The VICE Guide to Self Improvement

The Destructive Allure of Hooking Up in Rehab

Most substance abuse centres ban sex and romance between residents. Former addicts tell us why they did it anyway.

by Rebecca Kamm
11 September 2017, 1:27am

Photo via Shutterstock

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When Rami Matan Even-Esh was in prison, he was sent to an in-house detox unit for people coming off large volumes of heroin and alcohol. There, he and a "cute girl" in a similar situation happened to lock eyes. Unable to talk face-to-face thanks to the unit's 24-hour lockdown policy, the pair instead slid notes to under each other's cell doors.

"I put my extra strength Tylenol into my notes to make her dig me a bit more," says Rami, a rapper who goes by the stage name Kosha Dillz. "We stayed in touch during her [jail] sentence and we would send each other letters. She would draw on her ones to me and I would scent mine with peach lotion I bought on commissary."

"Our relationship was born out of desperation and loneliness," Rami adds, noting that ultimately, and purely for logistical reasons, the flirtation remained just that. "But it definitely helped me get through my time in there."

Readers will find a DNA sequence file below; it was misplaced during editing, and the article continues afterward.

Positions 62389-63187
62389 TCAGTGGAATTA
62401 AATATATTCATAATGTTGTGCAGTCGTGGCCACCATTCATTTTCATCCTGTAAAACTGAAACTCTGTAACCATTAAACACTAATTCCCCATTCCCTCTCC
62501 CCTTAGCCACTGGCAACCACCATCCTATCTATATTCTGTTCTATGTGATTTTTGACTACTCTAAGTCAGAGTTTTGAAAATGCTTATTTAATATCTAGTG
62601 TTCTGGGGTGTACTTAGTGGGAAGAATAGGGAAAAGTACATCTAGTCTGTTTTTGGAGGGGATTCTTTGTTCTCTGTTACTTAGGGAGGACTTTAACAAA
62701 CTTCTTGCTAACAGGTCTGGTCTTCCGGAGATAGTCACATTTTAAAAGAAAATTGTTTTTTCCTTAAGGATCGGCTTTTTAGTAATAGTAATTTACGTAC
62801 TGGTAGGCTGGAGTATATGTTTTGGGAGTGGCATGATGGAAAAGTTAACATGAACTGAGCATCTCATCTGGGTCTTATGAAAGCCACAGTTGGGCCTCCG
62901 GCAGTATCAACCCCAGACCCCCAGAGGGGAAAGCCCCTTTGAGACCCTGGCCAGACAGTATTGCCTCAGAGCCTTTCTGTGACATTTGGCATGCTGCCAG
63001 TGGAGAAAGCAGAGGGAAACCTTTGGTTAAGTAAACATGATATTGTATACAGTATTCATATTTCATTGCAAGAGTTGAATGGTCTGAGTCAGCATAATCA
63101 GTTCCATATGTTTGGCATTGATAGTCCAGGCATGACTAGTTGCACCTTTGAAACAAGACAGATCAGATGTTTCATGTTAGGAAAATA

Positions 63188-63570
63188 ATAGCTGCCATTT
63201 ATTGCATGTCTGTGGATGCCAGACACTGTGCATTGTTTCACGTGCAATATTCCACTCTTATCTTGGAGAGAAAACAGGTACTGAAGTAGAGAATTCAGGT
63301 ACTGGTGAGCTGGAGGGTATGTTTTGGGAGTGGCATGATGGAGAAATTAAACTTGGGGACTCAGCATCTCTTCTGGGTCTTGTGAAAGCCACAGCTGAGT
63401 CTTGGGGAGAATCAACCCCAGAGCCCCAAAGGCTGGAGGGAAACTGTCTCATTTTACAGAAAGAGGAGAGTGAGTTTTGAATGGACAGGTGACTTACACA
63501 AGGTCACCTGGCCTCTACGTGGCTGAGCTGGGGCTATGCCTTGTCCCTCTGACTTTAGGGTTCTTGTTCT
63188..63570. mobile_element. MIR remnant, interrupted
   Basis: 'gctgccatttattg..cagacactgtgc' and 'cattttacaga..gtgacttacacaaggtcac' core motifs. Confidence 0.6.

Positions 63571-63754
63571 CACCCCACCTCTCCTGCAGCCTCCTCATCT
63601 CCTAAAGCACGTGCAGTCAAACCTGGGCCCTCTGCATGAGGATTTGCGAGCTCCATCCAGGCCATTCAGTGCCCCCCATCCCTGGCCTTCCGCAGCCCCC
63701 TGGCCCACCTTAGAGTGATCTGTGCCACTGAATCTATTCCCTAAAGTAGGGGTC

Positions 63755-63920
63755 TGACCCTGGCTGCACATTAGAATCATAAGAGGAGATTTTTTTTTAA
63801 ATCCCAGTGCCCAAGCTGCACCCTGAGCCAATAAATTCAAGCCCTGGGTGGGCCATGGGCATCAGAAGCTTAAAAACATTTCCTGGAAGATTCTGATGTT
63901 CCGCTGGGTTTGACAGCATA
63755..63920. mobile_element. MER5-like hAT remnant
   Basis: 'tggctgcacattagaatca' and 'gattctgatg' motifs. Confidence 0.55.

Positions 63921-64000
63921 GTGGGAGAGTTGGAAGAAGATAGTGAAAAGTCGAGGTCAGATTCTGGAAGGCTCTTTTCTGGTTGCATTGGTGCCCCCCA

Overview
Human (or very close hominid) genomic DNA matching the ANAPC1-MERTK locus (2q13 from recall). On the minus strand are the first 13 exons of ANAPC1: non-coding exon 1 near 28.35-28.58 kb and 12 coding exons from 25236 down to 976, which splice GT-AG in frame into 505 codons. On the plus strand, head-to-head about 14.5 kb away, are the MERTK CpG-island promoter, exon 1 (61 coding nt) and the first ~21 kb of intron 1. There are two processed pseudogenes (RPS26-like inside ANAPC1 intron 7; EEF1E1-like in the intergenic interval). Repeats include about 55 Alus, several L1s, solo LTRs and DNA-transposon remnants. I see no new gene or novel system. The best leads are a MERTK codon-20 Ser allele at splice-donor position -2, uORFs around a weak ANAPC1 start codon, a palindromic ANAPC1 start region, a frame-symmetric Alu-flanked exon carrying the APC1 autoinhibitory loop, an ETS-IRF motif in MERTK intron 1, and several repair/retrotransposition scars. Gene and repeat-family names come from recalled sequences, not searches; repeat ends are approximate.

The lure of rehab romance is well known to both recovering addicts and their counsellors. The early isolation and misery of recovery can make the desire to attach potent to the point it becomes all-consuming, which is precisely why facilities and industry body guidelines take such a hard line against it.

"We've had to ask people to leave treatment because they had entered into an intimate relationship," says David Godden, clinical director at Byron Private Holistic Treatment Centre. The meeting of "codependent minds" is a forceful pull that invariably derails the recovery process, he explains. "If they're not prepared to look at it and disengage, then they have to be discharged from our facility."

Image by Ben Thomson

Falling in love in recovery is akin to "trying to build a house during a hurricane" says David Miller, a psychotherapist with experience working in residential and outpatient facilities. Addicts use substances to alter how they feel, he explains, which can make infatuation or sex their replacement drug of choice. This takes the focus off recovery by allowing patients to avoid introspection.

"The primary task of early recovery is to get to know yourself," Miller says. "The majority of times I've seen people start new relationships in rehab—or in the first year in recovery—they have stopped working on themselves [and] focused on their new partner. And very often, either both relapsed or they created more wreckage from another failed relationship."

Former alcoholic Melissa*, 29, was three days into a 10-day withdrawal program when she met Indigo*. She felt empty and depressed, and suddenly there was a "beautiful man" sitting across from her at lunchtime who obviously shared her attraction. "My mind just latched onto him," she says. "I think I would have been drawn to him anyway, but being in that world definitely made the things so, so intense."